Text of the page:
The clean label trend continues to establish itself in the North American sugar confectionery market.* It’s a natural consequence of what Innova Marketing calls Clean Supreme, the top F&B trend in 2017. According to Innova, the trend for clean and clear labeling has become a standard as consumers want to understand the food they are eating in every way.
Claims are a proven way to increase transparency and help consumers make informed choices. In the sugar confectionery and gum category, the claim used most often in the last 12 months was “No Additives/Preservatives;” this appeared on 12% of all product launches (Mintel, 2017). That’s not surprising, when for example, 39% of Canadian confectionery eaters cite that they look for products with all-natural ingredients and no artificial additives. According to Mintel, approximately 40% of all sugar confectionery pack launches make use of “Minus,” “Natural” or “Free from” claims.*
While the total number has been fairly consistent over the past 5 years, there is a slight downward tendency in “Minus’ claims and a correlating upward tendency in ‘Natural” claims.
Marketing Claims must not Risk Litigation
The fact that “Natural” claims are increasing indicates that food manufacturers have better insight into their ingredients, and feel comfortable making an “All Natural Ingredients” or “Organic” claim. Unfortunately, there is no clear definition of these claims, which has forced manufacturers to make their own definitions and interpretation of the law. To avoid risking litigation, many manufacturers choose to err on the safe side, for example by interpreting “All natural ingredients” to mean that the ingredients used to make their ingredients must also be natural or from a natural source. It sounds obvious that a vegetable juice concentrate used for color in organic food must be standardized with organic apple juice concentrate instead of invert sugar, but since it’s not listed on ingredient lists, manufacturers must do their research to be sure.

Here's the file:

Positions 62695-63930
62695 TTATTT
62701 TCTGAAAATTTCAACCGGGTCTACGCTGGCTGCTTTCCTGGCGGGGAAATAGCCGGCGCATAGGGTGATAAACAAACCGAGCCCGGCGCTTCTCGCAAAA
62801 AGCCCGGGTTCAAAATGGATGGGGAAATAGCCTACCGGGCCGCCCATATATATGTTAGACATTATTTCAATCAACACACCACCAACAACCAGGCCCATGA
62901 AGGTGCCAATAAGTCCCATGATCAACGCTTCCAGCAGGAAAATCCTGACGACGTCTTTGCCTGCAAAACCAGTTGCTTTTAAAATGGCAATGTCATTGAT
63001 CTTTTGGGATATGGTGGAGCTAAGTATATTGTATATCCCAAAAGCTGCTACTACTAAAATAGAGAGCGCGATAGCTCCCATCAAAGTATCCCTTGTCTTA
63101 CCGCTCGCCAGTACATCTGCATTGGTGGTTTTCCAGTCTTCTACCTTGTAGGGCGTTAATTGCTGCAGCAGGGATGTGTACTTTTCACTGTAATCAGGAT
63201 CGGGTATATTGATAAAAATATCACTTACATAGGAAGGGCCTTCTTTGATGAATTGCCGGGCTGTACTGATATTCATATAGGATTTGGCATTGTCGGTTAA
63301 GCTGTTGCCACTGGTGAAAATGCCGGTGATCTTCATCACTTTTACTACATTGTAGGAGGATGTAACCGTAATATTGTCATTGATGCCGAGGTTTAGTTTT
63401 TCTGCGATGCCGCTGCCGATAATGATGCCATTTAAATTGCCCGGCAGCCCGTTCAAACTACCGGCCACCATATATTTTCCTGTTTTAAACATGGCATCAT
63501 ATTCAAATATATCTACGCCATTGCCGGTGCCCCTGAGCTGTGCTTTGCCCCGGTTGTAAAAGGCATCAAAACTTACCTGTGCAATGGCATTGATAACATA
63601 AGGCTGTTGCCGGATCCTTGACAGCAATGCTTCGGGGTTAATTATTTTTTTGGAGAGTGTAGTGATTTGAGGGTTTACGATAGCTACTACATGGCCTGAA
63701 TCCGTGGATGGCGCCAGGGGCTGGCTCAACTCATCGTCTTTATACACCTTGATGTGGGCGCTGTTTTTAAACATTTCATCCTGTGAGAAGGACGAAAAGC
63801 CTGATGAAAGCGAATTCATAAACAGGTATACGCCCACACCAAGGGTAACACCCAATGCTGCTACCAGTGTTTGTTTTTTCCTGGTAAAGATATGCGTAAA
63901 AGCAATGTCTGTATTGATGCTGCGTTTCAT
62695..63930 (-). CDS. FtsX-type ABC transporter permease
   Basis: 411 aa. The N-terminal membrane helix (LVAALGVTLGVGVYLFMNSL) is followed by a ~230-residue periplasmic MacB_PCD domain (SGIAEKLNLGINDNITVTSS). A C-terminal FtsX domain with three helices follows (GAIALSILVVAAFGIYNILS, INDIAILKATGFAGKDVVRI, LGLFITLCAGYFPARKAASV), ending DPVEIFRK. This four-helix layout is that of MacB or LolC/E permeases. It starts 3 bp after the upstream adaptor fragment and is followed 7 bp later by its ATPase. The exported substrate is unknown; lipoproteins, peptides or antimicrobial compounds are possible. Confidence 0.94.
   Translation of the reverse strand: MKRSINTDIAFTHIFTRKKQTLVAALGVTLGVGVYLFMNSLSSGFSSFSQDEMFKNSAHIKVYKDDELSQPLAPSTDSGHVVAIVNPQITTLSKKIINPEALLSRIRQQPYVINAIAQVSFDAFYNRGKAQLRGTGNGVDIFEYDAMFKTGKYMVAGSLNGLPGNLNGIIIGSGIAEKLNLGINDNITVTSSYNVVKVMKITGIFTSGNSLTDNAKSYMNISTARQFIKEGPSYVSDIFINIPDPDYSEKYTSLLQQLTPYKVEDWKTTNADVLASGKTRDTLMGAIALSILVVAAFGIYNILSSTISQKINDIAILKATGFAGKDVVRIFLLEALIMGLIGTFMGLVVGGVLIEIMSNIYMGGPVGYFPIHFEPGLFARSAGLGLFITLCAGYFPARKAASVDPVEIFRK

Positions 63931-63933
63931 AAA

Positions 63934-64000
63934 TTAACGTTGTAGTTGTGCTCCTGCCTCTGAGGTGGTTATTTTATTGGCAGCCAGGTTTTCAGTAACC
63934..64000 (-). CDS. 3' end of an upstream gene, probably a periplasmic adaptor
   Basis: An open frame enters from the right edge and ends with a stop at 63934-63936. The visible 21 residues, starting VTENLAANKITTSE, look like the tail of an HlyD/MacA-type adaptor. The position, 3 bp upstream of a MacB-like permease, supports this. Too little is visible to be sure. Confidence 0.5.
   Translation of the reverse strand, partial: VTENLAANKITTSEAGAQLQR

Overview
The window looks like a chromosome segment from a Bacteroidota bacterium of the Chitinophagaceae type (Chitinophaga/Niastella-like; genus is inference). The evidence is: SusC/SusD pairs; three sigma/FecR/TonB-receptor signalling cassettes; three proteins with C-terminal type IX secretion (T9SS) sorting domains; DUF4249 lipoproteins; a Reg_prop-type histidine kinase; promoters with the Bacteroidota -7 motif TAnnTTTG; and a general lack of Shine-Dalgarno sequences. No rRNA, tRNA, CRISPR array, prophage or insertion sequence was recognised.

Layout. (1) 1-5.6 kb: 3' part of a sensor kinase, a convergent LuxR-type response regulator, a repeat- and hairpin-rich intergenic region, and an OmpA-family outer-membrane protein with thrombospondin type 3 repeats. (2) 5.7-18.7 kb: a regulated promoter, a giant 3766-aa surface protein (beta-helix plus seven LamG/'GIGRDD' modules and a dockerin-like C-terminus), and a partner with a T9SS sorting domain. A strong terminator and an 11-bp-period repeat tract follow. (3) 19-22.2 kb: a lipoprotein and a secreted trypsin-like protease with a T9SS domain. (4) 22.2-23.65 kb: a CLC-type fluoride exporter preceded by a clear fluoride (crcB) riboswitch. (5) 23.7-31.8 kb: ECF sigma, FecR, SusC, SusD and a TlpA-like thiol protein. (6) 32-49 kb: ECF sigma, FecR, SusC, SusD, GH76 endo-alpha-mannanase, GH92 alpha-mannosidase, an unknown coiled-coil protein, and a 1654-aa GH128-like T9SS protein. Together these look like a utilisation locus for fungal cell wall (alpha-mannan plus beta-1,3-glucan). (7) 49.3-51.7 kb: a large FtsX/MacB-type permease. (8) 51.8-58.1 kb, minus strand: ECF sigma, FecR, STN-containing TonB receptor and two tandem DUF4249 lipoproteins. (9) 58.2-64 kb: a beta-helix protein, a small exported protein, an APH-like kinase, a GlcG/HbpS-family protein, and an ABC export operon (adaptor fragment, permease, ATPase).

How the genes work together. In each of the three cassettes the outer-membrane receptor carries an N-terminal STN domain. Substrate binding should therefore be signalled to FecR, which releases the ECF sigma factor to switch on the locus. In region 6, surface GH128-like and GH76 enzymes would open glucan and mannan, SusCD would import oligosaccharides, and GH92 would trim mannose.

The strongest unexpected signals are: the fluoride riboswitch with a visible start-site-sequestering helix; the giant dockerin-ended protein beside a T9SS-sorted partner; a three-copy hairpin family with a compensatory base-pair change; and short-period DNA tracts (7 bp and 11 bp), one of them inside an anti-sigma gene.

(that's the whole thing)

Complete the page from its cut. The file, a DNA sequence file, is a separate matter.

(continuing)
In the same way, GMO-free claims need to be traceable throughout the entire value chain.
Well-defined Organic Claim regulations
Organic is growing in importance, even in sugar confectionery and gum. Organic claims increased 300% in the year ending Feb 2017 (6%) compared to the prior year (2%), albeit from a small base.* Organic is getting a boost from consumers’ scrutiny of how foods are made as well as due to their concern for animal welfare. “Organic” claims are easier to navigate than “Natural” claims because they are defined by the USDA:
Organic (100%) all ingredients must be fully organic certified
Organic (95%) all agricultural ingredients are certified organic, except where specified on the National List, and non-organic ingredients are allowed per the National List, up to a combined total of 5%. Use of USDA –organic logo allowed
Made with Organic (70%) foods are products which contain at least 70% organic ingredients and may contain up to 30% non-organic ingredients. Use of USDA –organic logo NOT allowed
Organic 95% and Organic 70% products are allowed to be colored with organic compliant colors, also called NOP (Non-Organic ally Produced). NOP lists colors and other ingredients that may be included in organic production/products if in compliance with the National list.** Those colors must not be produced using synthetic solvents and carrier systems or any artificial preservative.
Chr. Hansen has several color ranges to fit your confectionery formulation strategy:
- NOP-compliant vegetable juice concentrates for your organic launches. The vegetable juice is based on fruit and vegetable concentrates that are NOP-compliant and are free from preservatives, artificial ingredients and invert sugar.
- Coloring foods which can support your “All Natural ingredients” or “Colored with fruit & vegetable” claims
Natural colors, which can support your “Colored with natural colors” or “No artificial colors” claim
*Mintel, Category Insight: Sugar Confectionery & Gum (2017)
**The list of non organically produced (NOP) colors allowed in organic foods can be found in 7 CFR §205.606. It is a list of selective pigments produced without using synthetic solvents and carrier systems or any artificial preservative (7 CFR §205.605).